Noah Taylor, a.k.a. Locke from Game of Thrones.
Photo: Fergus McDonald/Getty Images
When we were first introduced to Locke on Game of Thrones, he was a stand-in for Vargo Hoat, the lispy mercenary aligned with Roose Bolton who orders Jaime Lannister’s sword hand to be chopped off in George R. R. Martin’s A Song of Ice and Fire book series. Locke completed that dirty deed last season and then diverged wildly from Hoat’s arc from the novels, returning this season to do more of Bolton’s bidding. Last week, he turned up at the Wall, where he threw in with an oblivious Jon Snow and, secretly on a mission to find and kill Bran Stark, volunteered for the attack on Craster’s Keep. Turn back now if you haven’t seen the latest episode of Game of Thrones — spoilers ahead.
So no one could have predicted just from reading the books that Locke was about to die — and die a gruesome death at the hands of a warged Hodor, controlled by Bran, no less. Going into filming season four, Noah Taylor, the actor who played Locke, says that he hadn’t known he wouldn’t be making it to season five either, but his demise wasn’t a shock to him, since no one in Westeros is ever safe, especially a bad seed given to chopping off the hands of Lannisters. Vulture chatted with Taylor about how he discovered Locke’s time had come, whether it was difficult for him to shoot his final scene, and why he likely won’t catch the episode until next year.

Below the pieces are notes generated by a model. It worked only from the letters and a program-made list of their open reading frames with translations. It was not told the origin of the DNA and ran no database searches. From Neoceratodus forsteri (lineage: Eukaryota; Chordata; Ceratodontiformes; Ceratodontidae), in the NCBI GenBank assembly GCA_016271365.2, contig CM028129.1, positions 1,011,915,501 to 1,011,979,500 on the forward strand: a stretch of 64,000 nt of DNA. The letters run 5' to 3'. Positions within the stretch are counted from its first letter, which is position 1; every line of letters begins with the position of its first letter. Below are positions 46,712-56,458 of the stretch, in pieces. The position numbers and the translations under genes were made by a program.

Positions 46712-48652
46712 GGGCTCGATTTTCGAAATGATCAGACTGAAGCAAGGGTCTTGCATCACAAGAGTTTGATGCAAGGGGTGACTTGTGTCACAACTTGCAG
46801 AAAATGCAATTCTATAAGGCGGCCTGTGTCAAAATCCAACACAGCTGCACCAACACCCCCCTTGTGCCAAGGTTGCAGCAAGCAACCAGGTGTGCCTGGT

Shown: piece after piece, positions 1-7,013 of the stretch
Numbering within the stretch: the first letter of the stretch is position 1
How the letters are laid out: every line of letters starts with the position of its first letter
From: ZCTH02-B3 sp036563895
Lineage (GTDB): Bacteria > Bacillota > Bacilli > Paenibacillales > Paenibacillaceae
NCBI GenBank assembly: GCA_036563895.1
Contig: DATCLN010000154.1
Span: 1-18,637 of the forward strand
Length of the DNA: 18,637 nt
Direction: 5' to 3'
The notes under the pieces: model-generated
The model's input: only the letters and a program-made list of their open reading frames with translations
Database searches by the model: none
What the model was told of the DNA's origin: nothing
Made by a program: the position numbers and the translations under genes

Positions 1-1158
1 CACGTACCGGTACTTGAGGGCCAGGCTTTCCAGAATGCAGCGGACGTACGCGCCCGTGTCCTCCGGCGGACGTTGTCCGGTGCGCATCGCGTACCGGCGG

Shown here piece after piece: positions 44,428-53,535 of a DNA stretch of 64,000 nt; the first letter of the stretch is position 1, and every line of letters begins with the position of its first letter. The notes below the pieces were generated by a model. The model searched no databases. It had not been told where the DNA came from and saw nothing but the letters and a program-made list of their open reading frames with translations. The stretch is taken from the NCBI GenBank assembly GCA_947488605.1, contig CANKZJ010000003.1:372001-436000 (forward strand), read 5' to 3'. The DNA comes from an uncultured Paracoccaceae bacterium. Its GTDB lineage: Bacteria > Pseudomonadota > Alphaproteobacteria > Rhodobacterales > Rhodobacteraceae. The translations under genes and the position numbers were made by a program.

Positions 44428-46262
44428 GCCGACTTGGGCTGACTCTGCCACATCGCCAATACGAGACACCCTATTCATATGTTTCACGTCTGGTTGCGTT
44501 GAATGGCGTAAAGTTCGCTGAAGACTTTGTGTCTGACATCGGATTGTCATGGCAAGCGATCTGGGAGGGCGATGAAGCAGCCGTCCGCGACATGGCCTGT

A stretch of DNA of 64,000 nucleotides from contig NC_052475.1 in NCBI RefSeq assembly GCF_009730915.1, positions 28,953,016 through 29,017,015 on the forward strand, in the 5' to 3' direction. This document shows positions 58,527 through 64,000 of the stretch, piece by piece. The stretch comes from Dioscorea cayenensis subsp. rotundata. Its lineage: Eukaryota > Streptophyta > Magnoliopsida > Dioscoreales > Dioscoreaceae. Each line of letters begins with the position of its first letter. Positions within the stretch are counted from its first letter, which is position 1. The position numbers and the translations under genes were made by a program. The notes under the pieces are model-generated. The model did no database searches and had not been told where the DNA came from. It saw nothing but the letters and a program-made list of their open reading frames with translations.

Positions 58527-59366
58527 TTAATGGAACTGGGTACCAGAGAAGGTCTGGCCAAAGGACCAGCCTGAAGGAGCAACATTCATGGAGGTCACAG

When did you find out you were going to die?
I just assumed I was going to die this season, so it wasn’t a big shock or disappointment to me. And I was fine with it. I kind of expected Locke to have some sort of demise, partly because of what he did to Jaime Lannister, and in my imagination, I thought Jaime would have something to do with it, possibly, to have a sort of karmic revenge at some point. But nobody knows. Nobody in the cast really knows until the scripts come out, and they are sort of guarded about that. But this scene involved prosthetics, and those were done months before, and that was when I first knew I was going to die, actually. They send you to the prosthetics factory to get fitted for a broken spinal cord, and that’s always a good indication that something bad is going to happen to you. [Laughs.] There’s not much coming back from that, so I knew something was afoot. This was before I got the script, so that was my tipoff.
How do you get fitted for a broken spinal cord, anyway?
It’s just a lot of time being covered in latex, with your neck bent to one side, so it’s not particularly comfortable. You just have to not move and you get a stiff neck. The whole show, there’s a lot of discomfort. People hitting you over the head with various things. There’s a lot of room for injury in that show, but they have really excellent stunt people and you rehearse all that stuff, so it’s very rare that anything happens, but you get clomped every now and again, you get in the mud, you get prosthetics, things like that. But it’s all part of the job. You get used to that. That’s just how it is. But it’s fun to have a character who gets killed off, versus someone who moves away. Nice and final. And it’s a good, grisly, dramatic death. It’s always good to go out in a spectacular way.
It’s a pretty involved stunt. What was it like to shoot that scene?